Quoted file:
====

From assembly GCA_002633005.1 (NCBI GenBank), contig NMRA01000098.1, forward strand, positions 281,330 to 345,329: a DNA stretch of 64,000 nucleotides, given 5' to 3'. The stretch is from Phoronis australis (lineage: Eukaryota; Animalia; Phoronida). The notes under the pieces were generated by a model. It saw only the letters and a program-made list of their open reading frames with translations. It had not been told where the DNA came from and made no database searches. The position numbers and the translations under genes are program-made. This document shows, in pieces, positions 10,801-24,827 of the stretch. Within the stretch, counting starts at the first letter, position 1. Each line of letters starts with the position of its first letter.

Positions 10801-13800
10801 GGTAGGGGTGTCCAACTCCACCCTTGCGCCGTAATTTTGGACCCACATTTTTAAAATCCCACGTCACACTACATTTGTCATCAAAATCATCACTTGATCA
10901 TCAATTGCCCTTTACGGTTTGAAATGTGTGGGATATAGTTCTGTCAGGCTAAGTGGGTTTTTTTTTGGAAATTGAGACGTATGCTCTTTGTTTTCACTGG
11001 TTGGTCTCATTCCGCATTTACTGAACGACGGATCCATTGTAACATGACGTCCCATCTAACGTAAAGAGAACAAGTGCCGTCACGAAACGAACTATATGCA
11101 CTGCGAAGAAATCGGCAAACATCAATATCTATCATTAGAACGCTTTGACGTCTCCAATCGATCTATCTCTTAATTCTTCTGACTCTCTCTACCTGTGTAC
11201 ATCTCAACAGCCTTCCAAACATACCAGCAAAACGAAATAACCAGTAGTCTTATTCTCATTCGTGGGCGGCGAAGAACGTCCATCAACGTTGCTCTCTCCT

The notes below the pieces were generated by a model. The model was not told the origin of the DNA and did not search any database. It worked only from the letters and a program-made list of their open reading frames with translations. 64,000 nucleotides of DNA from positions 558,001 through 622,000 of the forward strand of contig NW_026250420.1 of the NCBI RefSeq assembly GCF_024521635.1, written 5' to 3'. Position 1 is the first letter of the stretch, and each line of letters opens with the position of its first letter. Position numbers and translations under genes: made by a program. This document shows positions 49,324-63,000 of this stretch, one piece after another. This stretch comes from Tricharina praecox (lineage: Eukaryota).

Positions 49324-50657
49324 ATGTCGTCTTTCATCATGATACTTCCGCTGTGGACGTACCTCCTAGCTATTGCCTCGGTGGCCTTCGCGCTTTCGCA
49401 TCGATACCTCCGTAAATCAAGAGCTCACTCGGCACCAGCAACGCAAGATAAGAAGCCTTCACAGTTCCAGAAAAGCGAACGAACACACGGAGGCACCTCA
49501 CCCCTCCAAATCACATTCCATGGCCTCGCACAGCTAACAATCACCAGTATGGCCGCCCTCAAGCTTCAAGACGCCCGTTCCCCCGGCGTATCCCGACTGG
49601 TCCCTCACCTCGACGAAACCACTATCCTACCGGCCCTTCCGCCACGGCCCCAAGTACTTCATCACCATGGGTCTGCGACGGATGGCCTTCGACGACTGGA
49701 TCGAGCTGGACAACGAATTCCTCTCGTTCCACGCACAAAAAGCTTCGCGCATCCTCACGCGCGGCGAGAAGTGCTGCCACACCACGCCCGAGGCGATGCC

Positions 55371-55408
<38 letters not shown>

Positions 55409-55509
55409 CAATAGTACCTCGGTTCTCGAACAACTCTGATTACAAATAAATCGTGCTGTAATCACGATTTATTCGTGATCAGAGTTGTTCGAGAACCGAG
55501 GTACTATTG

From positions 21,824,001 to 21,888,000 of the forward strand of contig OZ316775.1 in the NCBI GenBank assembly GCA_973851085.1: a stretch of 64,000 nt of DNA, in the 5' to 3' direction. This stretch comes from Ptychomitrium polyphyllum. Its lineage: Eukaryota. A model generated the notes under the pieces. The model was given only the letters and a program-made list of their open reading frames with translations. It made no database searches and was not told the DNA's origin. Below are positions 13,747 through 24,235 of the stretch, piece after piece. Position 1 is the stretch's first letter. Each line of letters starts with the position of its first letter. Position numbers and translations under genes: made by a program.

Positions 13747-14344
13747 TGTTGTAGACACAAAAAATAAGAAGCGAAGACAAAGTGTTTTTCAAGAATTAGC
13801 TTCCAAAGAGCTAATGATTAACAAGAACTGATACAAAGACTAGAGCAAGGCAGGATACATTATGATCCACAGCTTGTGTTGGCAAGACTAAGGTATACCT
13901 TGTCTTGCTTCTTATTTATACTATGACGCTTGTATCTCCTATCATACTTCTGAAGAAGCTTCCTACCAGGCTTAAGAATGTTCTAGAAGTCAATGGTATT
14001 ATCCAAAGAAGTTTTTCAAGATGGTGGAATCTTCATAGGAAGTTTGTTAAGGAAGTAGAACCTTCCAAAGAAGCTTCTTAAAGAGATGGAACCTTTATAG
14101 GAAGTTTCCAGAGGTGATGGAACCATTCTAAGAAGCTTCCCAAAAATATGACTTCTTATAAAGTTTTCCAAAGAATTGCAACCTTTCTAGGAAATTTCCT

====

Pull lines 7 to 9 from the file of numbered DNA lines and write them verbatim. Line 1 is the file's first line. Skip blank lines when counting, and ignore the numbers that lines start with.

11201 ATCTCAACAGCCTTCCAAACATACCAGCAAAACGAAATAACCAGTAGTCTTATTCTCATTCGTGGGCGGCGAAGAACGTCCATCAACGTTGCTCTCTCCT

The notes below the pieces were generated by a model. The model was not told the origin of the DNA and did not search any database. It worked only from the letters and a program-made list of their open reading frames with translations. 64,000 nucleotides of DNA from positions 558,001 through 622,000 of the forward strand of contig NW_026250420.1 of the NCBI RefSeq assembly GCF_024521635.1, written 5' to 3'. Position 1 is the first letter of the stretch, and each line of letters opens with the position of its first letter. Position numbers and translations under genes: made by a program. This document shows positions 49,324-63,000 of this stretch, one piece after another. This stretch comes from Tricharina praecox (lineage: Eukaryota).

Positions 49324-50657